Depression: Flesh and Blood Or Thoughts and Emotions?
- Author Alex Ellorde
- Published September 27, 2007
- Word count 576
Is depression caused by external factors, or by our own mind and body?
The answer may not be as simple as some would like to believe. The commonly held view is that depression is caused by negative events or circumstances that result in fear, sadness, apprehension, and worry. External factors such as gloomy weather, the six o'clock news, and even how one views society at large --- are also considered major sources of depression.
Another school of thought in this issue about depression is rooted in biology and biochemistry. Going by this theory, depression is supposedly caused by chemical imbalances which, in turn, affect a person's psychological and emotional equilibrium. The discipline of psychology, however, takes a different tack by claiming that the chemical changes are effects of the psychological condition, not the other way around.
There are reports and studies that show depression as being linked to a variety of chemical changes in the brain. Changes in the brain's chemical receptors have been mentioned as possible causes of depression. The same has been said of damage to the nerves and biochemical transmitters that do the gritty work of the central nervous system. Serotonin is usually mentioned, though other neural receptors have also been named by a variety of studies into the topic. Noradrenaline and dopamine levels have also been mentioned by some studies as being linked to depression. It is these drugs that most antidepressant medications are designed to target. The basic idea is that low levels of the aforementioned chemicals causes depression, so higher levels should be uplifting. While most cases of depression are treated successfully in this manner, there are still some issues to be resolved. The low levels may be indicative of another problem, rather than being the root of the problem itself.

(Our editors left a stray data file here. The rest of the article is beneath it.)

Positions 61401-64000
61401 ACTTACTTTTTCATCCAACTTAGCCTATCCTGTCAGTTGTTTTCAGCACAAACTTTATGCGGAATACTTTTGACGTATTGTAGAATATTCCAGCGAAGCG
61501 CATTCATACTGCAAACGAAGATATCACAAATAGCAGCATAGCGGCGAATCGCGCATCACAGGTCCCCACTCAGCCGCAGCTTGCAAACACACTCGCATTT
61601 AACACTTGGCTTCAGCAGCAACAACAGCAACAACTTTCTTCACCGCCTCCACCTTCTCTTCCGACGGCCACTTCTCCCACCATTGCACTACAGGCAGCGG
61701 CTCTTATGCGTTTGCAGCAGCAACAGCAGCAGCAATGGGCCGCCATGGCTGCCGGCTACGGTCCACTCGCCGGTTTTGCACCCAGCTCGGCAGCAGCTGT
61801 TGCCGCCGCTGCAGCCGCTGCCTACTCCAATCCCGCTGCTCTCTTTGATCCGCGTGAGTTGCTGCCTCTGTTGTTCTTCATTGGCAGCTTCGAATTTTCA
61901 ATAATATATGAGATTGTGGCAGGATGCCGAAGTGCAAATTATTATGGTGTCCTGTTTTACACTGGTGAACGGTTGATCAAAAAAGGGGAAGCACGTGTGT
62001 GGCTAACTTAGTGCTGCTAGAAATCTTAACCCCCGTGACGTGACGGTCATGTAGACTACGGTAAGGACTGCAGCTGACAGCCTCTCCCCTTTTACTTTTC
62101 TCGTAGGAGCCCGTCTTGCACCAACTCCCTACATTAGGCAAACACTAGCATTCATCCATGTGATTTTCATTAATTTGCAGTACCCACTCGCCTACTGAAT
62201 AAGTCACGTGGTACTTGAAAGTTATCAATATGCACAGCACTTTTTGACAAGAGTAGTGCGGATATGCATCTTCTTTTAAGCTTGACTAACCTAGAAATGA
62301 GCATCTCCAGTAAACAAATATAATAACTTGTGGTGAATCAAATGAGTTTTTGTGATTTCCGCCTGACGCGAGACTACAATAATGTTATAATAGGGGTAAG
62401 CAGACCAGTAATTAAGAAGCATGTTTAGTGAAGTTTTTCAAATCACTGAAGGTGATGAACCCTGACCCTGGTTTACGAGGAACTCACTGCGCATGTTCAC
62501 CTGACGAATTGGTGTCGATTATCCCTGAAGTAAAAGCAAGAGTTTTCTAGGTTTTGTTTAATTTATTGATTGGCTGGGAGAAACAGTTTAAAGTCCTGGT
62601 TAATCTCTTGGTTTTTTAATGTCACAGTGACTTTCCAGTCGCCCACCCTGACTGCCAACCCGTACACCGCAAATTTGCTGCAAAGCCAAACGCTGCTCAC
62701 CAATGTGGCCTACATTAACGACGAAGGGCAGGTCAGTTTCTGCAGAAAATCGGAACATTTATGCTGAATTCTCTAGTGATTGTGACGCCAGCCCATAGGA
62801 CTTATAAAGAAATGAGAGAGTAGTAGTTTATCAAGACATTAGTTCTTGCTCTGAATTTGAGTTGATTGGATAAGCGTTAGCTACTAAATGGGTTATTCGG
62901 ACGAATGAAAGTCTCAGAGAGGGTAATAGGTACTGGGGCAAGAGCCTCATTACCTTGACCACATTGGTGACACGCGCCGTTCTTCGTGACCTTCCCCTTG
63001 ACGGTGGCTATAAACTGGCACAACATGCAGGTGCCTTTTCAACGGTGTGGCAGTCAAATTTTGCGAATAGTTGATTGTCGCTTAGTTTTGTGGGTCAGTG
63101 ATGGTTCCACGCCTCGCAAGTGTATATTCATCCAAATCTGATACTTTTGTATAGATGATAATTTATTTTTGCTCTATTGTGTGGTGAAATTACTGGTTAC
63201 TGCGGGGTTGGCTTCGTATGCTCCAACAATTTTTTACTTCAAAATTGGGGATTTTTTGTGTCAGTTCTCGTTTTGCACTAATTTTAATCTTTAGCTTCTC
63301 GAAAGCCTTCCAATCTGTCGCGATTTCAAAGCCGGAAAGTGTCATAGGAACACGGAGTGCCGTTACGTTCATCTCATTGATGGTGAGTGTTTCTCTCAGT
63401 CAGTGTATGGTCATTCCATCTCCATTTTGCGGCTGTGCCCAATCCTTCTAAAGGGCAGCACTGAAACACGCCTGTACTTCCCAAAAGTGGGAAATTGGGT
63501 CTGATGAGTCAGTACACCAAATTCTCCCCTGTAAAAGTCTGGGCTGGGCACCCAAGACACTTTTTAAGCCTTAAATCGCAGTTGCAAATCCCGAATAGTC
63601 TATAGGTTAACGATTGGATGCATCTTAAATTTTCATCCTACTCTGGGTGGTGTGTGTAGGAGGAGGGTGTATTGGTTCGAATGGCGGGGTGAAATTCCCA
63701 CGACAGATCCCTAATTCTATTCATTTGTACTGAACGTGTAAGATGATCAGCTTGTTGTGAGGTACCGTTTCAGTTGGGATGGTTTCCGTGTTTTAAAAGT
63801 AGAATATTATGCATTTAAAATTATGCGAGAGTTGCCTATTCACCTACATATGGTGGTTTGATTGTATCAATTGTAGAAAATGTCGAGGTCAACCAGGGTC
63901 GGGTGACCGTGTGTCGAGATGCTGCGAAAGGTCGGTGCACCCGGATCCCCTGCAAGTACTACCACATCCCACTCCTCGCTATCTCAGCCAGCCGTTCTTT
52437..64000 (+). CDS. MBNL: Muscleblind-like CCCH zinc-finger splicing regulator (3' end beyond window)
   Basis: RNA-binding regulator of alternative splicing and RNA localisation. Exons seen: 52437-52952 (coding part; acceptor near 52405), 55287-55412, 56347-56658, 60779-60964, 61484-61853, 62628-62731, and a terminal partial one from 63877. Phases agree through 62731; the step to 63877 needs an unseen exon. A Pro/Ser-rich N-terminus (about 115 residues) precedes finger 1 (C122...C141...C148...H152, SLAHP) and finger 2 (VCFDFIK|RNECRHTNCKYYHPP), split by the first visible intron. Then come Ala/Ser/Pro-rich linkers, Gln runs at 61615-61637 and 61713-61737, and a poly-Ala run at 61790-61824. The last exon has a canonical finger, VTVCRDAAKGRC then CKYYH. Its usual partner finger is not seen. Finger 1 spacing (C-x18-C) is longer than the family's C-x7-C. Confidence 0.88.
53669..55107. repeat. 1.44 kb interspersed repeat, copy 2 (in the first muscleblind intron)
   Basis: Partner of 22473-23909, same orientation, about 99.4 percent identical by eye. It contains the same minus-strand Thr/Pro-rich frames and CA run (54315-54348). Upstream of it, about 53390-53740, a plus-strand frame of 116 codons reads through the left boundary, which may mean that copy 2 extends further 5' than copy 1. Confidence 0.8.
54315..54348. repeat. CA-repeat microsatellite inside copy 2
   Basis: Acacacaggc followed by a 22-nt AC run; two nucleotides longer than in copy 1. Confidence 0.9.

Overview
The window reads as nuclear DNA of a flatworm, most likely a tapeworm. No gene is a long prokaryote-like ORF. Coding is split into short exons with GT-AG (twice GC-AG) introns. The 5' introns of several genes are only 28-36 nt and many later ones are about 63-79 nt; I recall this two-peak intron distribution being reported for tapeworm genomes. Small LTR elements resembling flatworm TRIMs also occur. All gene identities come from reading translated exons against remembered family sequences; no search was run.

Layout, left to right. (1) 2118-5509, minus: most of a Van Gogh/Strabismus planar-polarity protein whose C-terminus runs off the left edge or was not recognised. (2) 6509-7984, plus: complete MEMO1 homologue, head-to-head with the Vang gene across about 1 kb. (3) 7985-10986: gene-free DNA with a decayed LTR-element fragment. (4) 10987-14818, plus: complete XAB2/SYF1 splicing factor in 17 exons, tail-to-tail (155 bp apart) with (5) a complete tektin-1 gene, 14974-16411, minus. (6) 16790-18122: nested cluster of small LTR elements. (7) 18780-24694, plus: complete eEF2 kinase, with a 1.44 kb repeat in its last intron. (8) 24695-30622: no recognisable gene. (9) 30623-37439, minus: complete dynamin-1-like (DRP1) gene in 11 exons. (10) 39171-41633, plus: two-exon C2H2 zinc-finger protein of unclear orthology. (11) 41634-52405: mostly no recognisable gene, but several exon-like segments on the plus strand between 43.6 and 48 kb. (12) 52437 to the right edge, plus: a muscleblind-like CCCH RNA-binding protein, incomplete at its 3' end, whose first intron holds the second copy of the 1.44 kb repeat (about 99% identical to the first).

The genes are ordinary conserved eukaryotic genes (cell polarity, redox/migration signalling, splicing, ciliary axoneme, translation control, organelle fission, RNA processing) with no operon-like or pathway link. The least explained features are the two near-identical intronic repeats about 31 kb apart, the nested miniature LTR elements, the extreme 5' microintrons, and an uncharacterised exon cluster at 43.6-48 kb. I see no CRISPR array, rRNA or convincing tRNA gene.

Psychology may be a major factor in depression, if not the root cause. Studies show that people who have suffered emotional or psychological trauma are more likely to develop depression later on in life. This is particularly true if the trauma occurred during the person's formative years, or was caused by a trusted figure in their life. Pessimism can also make it easier for a person to slide into depression, but most do not see it as a major factor. Anxiety disorders may also lead to depression, according to some studies. This stems from the negative self-perception that can be caused by anxiety disorders that cripple a person's ability to fulfill his perceived duties. These can include social anxiety and performance anxiety, among other types of anxiety disorders. As the negative self-perception sinks in, it begins to alter the person's view of reality. Eventually, as depression sets in, everything appears bleak and hopeless.
For the time being, it is difficult to be sure whether depression is a mental condition or a biological one. There is ample evidence to show that there are factors on both sides of the argument. However, there is a lack of evidence to point to either side of the coin being the definitive answer. More research into the matter is going to be needed, especially since there are some unanswered questions about depression. For example, the fact that depression seems to manifest frequently in families suggest some sort of genetic connection. Also, if the state of mind does have an effect on depression, then would there be a statistical correlation between nihilism and depression? Clearly, there is still much to be discovered about this condition.
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